DNA sequencing matches cancer patients to clinical trials
High-tech DNA scanning machines could help identify cancer patients' individual genetic make-up to match them to appropriate clinical trials, according to scientists in the US.
Experts at the University of Michigan Comprehensive Cancer Centre and Michigan Centre for Translational Pathology (MCTP) ran a small trial exploring how to quickly and systematically sequence genetic material from patients with advanced or treatment-resistant cancer.
By sequencing DNA to spot which genes are faulty in a patient's tumour, scientists can identify current clinical trials that include treatments targeted to these particular genes, the study in the Science Translational Medicine journal said.
The study began by testing the researchers's sequencing strategy on prostate tumours in mice. Later, two patients were enrolled in a clinical pilot: one with bowel cancer and one with melanoma skin cancer. Potential clinical trials were identified for both patients.
Co-lead investigator Dr Dan Robinson said: "We're talking about more than just examining a few genes where mutations are known to occur, or even about a hundred genes. We're talking about the ability to sequence more than 20,000 genes and look not just for individual genetic mutations, but at combinations of mutations."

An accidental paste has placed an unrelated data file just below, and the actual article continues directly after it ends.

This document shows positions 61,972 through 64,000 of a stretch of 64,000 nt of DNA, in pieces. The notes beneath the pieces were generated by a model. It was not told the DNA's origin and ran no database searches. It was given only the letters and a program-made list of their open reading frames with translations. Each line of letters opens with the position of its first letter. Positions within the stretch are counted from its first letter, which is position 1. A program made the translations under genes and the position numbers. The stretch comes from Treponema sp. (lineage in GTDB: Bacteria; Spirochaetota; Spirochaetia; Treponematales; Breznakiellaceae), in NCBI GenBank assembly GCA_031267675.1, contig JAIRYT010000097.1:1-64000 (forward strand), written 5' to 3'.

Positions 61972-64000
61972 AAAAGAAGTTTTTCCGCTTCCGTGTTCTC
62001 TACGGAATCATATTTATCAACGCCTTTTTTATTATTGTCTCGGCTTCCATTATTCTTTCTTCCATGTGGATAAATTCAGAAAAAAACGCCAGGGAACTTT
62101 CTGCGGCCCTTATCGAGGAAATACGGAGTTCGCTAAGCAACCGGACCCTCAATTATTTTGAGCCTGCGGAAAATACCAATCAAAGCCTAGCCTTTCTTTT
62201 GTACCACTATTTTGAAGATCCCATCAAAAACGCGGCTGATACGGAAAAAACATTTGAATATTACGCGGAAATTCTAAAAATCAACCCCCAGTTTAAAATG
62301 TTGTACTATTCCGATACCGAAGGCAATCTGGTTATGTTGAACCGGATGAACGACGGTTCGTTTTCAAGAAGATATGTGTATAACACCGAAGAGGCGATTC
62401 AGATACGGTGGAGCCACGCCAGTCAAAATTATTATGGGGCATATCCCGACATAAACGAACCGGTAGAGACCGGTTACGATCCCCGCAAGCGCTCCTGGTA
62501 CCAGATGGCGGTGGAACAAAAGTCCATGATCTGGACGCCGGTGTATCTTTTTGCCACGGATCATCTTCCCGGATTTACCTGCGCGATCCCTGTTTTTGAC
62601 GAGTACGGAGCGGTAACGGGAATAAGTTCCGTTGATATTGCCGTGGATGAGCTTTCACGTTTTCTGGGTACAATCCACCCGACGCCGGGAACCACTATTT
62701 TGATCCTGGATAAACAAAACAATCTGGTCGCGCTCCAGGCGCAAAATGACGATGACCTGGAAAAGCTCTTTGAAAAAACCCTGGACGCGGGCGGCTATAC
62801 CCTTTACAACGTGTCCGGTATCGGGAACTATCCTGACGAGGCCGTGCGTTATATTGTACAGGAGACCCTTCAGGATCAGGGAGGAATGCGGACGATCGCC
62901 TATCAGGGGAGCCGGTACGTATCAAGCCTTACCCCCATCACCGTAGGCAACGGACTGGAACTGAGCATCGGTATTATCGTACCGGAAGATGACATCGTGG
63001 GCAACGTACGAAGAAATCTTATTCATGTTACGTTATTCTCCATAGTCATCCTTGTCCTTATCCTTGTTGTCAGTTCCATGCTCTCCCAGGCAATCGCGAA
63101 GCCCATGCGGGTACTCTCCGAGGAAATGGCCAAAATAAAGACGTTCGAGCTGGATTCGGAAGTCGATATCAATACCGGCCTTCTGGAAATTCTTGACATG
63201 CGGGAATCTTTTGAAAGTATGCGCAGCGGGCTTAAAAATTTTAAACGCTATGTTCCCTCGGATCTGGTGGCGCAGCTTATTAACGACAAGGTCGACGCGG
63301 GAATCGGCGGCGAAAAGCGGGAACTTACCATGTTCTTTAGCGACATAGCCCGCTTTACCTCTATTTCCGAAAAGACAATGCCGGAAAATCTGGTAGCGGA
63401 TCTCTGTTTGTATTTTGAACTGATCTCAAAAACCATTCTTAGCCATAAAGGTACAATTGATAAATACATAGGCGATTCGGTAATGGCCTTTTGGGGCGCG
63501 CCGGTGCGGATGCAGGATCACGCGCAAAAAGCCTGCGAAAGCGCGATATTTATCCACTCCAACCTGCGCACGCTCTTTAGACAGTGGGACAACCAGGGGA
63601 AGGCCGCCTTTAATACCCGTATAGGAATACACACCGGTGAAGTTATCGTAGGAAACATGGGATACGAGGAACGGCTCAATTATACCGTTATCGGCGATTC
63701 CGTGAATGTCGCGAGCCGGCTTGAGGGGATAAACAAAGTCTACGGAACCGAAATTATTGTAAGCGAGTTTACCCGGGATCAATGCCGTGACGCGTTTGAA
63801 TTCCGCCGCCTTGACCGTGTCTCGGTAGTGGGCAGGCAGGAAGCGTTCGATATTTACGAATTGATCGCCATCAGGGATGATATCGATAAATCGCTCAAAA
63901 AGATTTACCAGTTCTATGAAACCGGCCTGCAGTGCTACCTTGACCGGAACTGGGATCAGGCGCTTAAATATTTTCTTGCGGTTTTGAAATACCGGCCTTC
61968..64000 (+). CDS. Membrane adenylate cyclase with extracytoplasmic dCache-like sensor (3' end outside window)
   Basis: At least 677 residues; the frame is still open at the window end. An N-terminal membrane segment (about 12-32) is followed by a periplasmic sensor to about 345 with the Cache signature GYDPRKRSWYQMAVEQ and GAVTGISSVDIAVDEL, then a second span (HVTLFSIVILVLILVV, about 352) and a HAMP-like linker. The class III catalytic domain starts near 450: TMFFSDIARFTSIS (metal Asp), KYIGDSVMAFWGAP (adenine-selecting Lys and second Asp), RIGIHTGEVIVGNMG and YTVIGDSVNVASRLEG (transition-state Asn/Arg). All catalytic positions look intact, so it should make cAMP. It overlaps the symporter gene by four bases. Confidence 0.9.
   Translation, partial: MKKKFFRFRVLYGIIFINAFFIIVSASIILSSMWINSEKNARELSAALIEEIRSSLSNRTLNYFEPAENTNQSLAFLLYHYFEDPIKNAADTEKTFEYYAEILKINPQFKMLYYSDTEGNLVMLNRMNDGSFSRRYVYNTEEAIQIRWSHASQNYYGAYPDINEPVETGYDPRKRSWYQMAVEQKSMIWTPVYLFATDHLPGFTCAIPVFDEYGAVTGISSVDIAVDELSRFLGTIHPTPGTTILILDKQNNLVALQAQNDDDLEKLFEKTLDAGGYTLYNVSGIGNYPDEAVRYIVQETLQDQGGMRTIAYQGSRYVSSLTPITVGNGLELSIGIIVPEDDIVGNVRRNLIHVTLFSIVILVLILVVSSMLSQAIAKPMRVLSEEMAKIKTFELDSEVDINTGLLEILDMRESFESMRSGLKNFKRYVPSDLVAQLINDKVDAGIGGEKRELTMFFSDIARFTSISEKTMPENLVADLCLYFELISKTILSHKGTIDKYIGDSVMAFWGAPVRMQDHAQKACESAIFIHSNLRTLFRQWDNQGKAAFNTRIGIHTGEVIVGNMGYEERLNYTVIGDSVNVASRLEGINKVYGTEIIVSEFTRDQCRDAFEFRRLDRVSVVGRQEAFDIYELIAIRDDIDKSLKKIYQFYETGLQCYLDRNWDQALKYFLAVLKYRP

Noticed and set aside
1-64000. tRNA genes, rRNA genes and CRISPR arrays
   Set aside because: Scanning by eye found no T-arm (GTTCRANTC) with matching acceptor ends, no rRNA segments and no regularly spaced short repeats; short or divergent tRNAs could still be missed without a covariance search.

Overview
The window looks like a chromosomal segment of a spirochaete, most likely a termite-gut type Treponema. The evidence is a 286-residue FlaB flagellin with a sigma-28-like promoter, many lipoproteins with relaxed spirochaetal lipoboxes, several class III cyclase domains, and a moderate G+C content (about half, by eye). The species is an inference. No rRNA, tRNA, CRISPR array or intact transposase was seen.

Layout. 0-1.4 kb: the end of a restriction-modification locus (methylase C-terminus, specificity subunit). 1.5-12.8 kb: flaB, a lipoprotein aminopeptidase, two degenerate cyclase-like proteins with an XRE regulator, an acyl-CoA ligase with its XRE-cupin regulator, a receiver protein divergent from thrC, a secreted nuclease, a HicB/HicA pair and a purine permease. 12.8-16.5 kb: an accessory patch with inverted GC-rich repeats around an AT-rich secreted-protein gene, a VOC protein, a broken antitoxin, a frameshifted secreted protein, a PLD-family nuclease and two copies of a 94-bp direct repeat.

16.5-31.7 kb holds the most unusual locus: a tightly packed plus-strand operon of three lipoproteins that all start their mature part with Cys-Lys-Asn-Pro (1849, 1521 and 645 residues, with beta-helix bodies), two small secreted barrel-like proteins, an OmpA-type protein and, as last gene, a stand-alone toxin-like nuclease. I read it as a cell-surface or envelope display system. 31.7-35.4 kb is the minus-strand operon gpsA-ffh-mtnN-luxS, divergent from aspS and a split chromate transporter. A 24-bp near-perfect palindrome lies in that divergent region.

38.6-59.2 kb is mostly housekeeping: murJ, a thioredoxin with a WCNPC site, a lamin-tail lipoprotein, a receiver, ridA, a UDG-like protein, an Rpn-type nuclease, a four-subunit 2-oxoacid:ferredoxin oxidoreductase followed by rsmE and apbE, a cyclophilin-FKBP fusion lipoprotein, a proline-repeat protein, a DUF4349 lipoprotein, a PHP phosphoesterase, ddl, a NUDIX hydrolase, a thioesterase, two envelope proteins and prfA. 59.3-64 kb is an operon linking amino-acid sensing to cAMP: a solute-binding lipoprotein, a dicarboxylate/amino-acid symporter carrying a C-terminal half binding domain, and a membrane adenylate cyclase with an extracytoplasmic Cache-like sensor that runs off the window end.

The researchers cautioned that speed was crucial for the tests to be useful. They said it was vital that results be identified within four weeks because this is the period of time it normally takes for drugs used in unsuccessful treatments to work their way out of a patient's body so that they can start a new course of treatment.
Dr Sameek Roychowdhury, who also lead the study, said that the study opens the door for personalised oncology, "but it also presents a number of logistical challenges, chief among them making the results available cost-effectively and in a clinically relevant time-frame."
Kate Law, director of clinical research at Cancer Research UK, said: "The more we learn about cancer, the more apparent it is that each person's disease is unique. That's why work like this is crucial, as we need more intelligent ways to match patients to clinical trials that are likely to be suitable for their particular cancer.
"There are still some unanswered questions, like how the routine use of such DNA sequencing technology can be applied on a large scale. So this work is a long way from influencing how we run trials at the moment, but it shows we're moving towards a more personalised approach to matching patients."
Copyright Press Association 2011